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5 Charming Venues for Small Meetings in Council Bluffs and Omaha
As the meetings industry works through the economic fallout from COVID-19, many are wondering: When will meetings come back, and how? Although no one has the “magic crystal ball” answer to this question, top travel experts like U.S. Travel Association’s President and CEO Roger Dow, are predicting that domestic travel will be the backbone of leisure and business travel during the recovery from coronavirus, and the first meetings to return to business may be small meetings that are easily reachable by car.
For Midwest-based business, the metro area comprised of Council Bluffs, Iowa and Omaha, Nebraska is centrally located and drivable from most surrounding states.
“Omaha offers accessibility, affordability and fun. Conveniently located at the crossroads of the country, whether flying or driving, getting to Omaha is a breeze,” said Tracie McPherson, director of communications for Visit Omaha, noting that Nebraska’s biggest city is also consistently ranked as a “best value city.”
The meetings infrastructure in both Omaha and Council Bluffs are built on these pillars of accessibility, affordability and Midwestern hospitality, able to host large meetings and small—and a handful of charming venues will be ready to welcome back groups first when the time is right.
Following is a roundup of meeting venues to keep on your short list for small gatherings in the growing Omaha-Council Bluffs area.
River’s Edge Pavilion, Council Bluffs
Open-air meetings and events are favored by many attendees, and Council Bluffs’ two-story River’s Edge Pavilion at Tom Hanafan River’s Edge Park gives planners plenty of options paired with scenic views of the Missouri River. Each floor can be rented on its own, or the entire venue can be rented altogether. The maximum occupation of the first floor is 68, and the rooftop deck can hold up to 122.
Wrap-around deck space on the first floor adds more opportunities to network outside. Rental of the pavilion also comes with a catering kitchen and AV system.
Photo: River's Edge Pavilion, Council Bluffs; Credit: Courtesy Council Bluffs CVB
Barley’s Bar, Council Bluffs
The 100 Block is Council Bluffs’ most historic district, with many of its buildings dating back to the late 19th and early 20th centuries. Groups can tap into this heritage by attending private events at Barley’s Bar, which is listed on the National Register of Historic Places. Three event space options are available:
- Taproom: An antique bar and exposed brick put Barley’s history on display in its main taproom, which can be reserved for semi-private events seating up to 50 people. AV is available.
- Upstairs: Exposed brick continues in the larger private room upstairs, complemented by oak tables. Parties of up to 80 can rent the room exclusively, and it comes with a private bar. AV is available.
- Back room: Small groups can reserve a secluded area behind the main bar and dining space for dinner.
Photo: Barley's Bar Taproom, Council Bluffs; Credit: Courtesy of Council Bluffs CVB
Hoff Family Arts & Culture Center, Council Bluffs
New to the Council Bluffs scene, the Hoff Family Arts & Culture Center, which opened in February 2020, is a 95,000-square-foot multi-use facility that’s a result of new construction and renovations to the old Harvester II building.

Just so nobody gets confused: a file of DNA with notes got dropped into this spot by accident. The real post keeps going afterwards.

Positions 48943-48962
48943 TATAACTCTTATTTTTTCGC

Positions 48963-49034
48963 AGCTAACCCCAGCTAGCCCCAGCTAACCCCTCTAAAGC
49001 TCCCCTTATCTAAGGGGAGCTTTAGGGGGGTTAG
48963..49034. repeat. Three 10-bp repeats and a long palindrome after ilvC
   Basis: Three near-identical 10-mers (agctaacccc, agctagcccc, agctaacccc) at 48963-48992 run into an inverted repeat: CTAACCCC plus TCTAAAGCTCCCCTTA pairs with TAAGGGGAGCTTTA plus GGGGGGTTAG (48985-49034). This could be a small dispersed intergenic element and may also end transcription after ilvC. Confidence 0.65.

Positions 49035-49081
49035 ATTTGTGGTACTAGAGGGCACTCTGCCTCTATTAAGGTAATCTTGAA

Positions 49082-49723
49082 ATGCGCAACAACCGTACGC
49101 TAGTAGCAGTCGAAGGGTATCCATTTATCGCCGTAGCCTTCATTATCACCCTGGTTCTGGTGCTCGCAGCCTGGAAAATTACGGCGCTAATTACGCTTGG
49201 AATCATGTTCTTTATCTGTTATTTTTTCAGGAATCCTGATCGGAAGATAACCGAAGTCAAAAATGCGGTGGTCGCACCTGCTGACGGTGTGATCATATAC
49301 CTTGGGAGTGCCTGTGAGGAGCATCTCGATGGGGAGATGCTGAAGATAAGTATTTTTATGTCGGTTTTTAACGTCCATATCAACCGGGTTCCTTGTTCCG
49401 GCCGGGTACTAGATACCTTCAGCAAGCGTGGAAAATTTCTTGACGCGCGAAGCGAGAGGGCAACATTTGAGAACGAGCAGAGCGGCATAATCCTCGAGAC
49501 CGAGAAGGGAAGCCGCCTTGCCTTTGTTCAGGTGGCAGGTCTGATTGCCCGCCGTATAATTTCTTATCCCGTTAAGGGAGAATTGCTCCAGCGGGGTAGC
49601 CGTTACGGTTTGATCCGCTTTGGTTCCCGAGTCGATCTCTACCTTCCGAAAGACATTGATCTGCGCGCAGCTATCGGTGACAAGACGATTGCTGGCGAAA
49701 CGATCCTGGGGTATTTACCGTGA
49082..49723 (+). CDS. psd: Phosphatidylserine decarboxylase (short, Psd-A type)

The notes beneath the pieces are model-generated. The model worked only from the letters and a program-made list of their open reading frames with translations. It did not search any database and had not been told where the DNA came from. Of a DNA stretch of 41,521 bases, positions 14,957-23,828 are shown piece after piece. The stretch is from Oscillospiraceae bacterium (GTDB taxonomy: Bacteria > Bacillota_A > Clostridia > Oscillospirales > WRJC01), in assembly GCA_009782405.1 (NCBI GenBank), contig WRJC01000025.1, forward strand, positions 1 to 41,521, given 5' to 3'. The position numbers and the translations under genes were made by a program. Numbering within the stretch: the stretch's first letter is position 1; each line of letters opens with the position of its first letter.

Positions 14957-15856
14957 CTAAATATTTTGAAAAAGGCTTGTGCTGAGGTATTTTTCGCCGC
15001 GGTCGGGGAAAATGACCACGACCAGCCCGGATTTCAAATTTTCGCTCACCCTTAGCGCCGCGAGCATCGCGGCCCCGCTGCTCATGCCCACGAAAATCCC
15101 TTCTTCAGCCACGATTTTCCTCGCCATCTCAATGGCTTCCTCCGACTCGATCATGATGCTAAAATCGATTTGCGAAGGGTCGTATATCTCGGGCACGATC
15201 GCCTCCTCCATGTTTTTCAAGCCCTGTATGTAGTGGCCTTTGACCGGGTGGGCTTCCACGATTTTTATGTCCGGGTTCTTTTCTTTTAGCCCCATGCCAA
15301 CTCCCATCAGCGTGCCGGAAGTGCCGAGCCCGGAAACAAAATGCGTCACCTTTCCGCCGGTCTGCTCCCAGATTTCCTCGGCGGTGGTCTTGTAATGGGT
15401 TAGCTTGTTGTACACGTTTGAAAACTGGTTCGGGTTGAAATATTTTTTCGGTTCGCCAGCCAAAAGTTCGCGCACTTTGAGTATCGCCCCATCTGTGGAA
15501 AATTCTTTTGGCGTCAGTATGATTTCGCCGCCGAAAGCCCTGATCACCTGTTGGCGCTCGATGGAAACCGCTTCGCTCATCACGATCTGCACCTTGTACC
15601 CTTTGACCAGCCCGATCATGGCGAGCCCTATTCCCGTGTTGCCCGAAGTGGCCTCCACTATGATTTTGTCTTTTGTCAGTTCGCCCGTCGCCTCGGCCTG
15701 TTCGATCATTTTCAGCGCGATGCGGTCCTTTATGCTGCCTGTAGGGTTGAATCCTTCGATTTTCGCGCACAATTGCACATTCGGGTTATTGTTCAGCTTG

Photo: Hoff Family Arts & Culture Center, Council Bluffs; Credit: Courtesy of Council Bluffs CVB
The four-story complex brings a new era and commitment to the arts, home to Chanticleer Community Theater, Kanesville Symphony Orchestra and performances by American Midwest Ballet. With this comes new opportunities for meetings and events too—the center has a 280-seat theater, 15 meeting rooms, an onsite bar and options for event catering and AV.
During its revitalization, original building elements like wooden beams and brick walls were kept intact to add extra flare for special events and conferences.
The Capitol District, Omaha
Conveniently across the street from the convention center, Omaha’s new $205-million entertainment district comes with a variety of event space options. McPherson called it “a modern twist on a town square,” anchored by a 333-room high-rise Marriott with six meeting rooms for a total of 15,077 square feet of meeting space.
Photo: The Capitol District, Omaha; Credit: Visit Omaha
Restaurant and bar options abound too, ranging from a bar with a Wall Street theme to a traditional Irish pub serving curated whiskey flights. For small corporate groups, McPherson recommended the district’s latest addition, The Jewell.
“The Jewell is a jazz club that pays homage to Omaha’s rich jazz heritage and the many legendary jazz musicians—Duke Ellington and Count Basie, to name a few—who performed here in the 1920s through the 1960s,” she said. “The Jewell is a great place for meeting planners looking to host a private event with a more intimate feel.”
The Kimpton Cottonwood Hotel, Omaha
Slated to open summer 2020 in the historic Blackstone District, the $75-million renovation of the 1916 Blackstone Hotel to The Kimpton Cottonwood is a highly anticipated addition to Omaha. The reimagined hotel will have 204 rooms and 13,500 square feet of meeting space, including a top-floor restored grand ballroom and rooftop cocktail lounge.
Photo: Original Reuben recipe at Crescent Moon, Omaha; Credit: Visit Omaha
The iconic Blackstone District’s claim to fame is the Reuben sandwich, whose origins date back to the 1920s, first appearing on the Blackstone Hotel’s lunch menu. Visitors can now sample the original recipe at the Crescent Moon, consistently ranked as one of the country’s best beer bars by Draft Magazine, and located across the street from The Kimpton.
Council Bluffs CVB | 712.256.2577
Visit Omaha | 402.444.7762